You will daisy chain this to your compressor/limiter either before or after it. I like mine after. Others like them before it. It will require a little experimentation in combination with your compressor. A compressor/limiter is easier to set than a downward expander. You don't want release times to be too fast or too slow. The setting of the threshold at which point it will operate at is the critical adjustment. You'll hear how far you want it to lower the level. As I've said, you really won't need much more than 10-15 DB of downward expansion. The compressor will smooth the levels while the expander will tighten everything up, remove lousy acoustics, prevent phase cancellation between closely spaced directional microphones. In short, it will make things sound a lot more professional and in real time. This device even relieves you of having to stick up a acoustic foam thingies and removes hollow boxy sounding room acoustics.

    The insert cable you will need is a 1/4 inch what they call " TRS ", which means, tip, ring, sleeve a.k.a. ground to 2 1/4 inch TS plugs. One being white indicating left channel the other being read indicating right channel. Now this will be a stereo cable thingy (patch cord) where the red right channel is the feeder to the compressor limiter input. The 1/4 inch TRS primary end will go into your Mackie insert Jack. The double red and white 1/4 inch TS (that means a Mono tip and sleeve or tip and ground connection) will feed the input to the compressor limiter. Then you will need another 1/4 inch TS to 1/4 inch TS cable to go from the compressor limiter to the input of the downward expander. Then that white 1/4 inch TS plug from the insert cable, will go into the output from one of the channels of the downward expander. So you will need at least two of each of those cables. 3, for three microphones, 4, for 4 microphones. And voilĂ , you'll be cooking with gas and sound like a real professional show. It won't sound like amateur hour.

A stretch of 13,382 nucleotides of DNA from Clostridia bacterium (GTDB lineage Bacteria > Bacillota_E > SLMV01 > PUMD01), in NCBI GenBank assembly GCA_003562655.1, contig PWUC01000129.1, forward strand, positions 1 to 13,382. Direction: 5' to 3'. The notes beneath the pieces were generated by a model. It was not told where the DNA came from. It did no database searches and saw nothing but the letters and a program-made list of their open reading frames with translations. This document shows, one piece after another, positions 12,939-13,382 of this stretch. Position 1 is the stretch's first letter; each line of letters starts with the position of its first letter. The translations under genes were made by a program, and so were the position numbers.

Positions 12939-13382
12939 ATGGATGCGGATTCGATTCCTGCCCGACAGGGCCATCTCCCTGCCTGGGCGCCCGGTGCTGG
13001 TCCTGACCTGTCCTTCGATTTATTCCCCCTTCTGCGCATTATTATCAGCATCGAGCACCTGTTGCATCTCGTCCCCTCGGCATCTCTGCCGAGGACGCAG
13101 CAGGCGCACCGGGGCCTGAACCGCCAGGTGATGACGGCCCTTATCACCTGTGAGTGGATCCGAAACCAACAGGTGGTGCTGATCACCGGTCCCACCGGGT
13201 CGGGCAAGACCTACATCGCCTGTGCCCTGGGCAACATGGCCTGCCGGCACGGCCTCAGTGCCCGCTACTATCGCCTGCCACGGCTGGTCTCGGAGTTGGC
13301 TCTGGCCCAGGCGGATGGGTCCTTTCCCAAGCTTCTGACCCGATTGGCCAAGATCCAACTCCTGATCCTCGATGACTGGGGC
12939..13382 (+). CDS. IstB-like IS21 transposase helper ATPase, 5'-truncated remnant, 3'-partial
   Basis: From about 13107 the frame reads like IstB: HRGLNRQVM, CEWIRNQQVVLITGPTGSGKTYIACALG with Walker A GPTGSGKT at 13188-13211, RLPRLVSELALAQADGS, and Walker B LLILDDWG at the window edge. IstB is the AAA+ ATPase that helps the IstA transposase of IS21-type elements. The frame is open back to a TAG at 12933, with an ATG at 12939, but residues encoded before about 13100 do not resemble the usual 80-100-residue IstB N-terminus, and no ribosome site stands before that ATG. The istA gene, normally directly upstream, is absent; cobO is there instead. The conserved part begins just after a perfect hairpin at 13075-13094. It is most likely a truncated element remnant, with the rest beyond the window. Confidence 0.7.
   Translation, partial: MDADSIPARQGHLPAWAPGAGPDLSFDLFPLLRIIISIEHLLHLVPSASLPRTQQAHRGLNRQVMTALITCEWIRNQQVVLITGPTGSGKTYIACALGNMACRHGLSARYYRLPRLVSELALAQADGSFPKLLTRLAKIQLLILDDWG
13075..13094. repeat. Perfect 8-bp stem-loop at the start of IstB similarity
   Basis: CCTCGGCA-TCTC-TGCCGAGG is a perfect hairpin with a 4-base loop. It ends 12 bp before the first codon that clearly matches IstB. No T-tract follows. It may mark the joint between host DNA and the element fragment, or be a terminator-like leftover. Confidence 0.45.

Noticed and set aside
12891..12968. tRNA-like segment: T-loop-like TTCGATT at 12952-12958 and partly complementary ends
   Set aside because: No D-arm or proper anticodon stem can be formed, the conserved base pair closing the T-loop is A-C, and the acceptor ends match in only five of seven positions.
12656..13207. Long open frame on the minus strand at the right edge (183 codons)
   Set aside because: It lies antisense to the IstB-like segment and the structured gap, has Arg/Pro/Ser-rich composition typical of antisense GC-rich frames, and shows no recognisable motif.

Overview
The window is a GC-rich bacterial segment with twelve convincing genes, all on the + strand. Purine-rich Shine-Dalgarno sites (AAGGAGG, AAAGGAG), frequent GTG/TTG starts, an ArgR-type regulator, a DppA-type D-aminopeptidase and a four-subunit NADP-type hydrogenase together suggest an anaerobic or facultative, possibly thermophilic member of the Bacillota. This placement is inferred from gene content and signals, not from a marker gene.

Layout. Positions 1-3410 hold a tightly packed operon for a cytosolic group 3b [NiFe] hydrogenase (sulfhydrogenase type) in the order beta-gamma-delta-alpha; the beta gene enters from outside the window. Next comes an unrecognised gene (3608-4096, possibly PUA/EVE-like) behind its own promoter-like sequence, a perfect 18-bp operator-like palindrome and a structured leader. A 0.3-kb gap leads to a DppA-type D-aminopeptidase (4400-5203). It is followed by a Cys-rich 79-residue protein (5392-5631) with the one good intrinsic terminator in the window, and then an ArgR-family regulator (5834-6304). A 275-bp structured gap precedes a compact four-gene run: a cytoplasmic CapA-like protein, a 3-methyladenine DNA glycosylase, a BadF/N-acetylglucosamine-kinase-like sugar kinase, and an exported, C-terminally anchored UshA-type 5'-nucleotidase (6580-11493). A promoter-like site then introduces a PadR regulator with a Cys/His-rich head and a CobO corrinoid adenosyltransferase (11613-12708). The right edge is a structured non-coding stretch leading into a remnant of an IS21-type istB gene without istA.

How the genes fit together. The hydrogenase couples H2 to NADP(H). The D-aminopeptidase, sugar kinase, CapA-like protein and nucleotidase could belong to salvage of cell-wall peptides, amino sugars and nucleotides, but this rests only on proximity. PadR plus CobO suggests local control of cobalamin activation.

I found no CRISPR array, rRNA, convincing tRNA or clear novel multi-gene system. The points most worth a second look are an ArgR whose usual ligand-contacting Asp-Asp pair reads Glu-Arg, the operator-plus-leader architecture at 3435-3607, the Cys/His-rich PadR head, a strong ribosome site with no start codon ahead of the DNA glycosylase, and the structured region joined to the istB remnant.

The release times will depend upon how fast your compressor/limiter's release times are set. Medium fast will generally work quite good for both your compressor limiter & downward expander. You can speed up or slow down the release times on your downward expander and listen to what it does. It will amaze you. It will sound like real audio and you will be fooling everybody into thinking you're some kind of really hip engineer. Then all of your friends will want to get one also.

    I know this is a lot to take in being relatively new at this. But having indicated all that you have accomplished before, you'll feel like a duck in the water. Quack!

    Lots of people think I'm a quack pot. Want to buy a duck? Sure you do. They are a.k.a. "ducker's". If you have any other questions just post them here or feel free to PM me.
    Mx. Remy Ann David
     
  16. Jumpmonkey

    Jumpmonkey Active Member

    Everyone,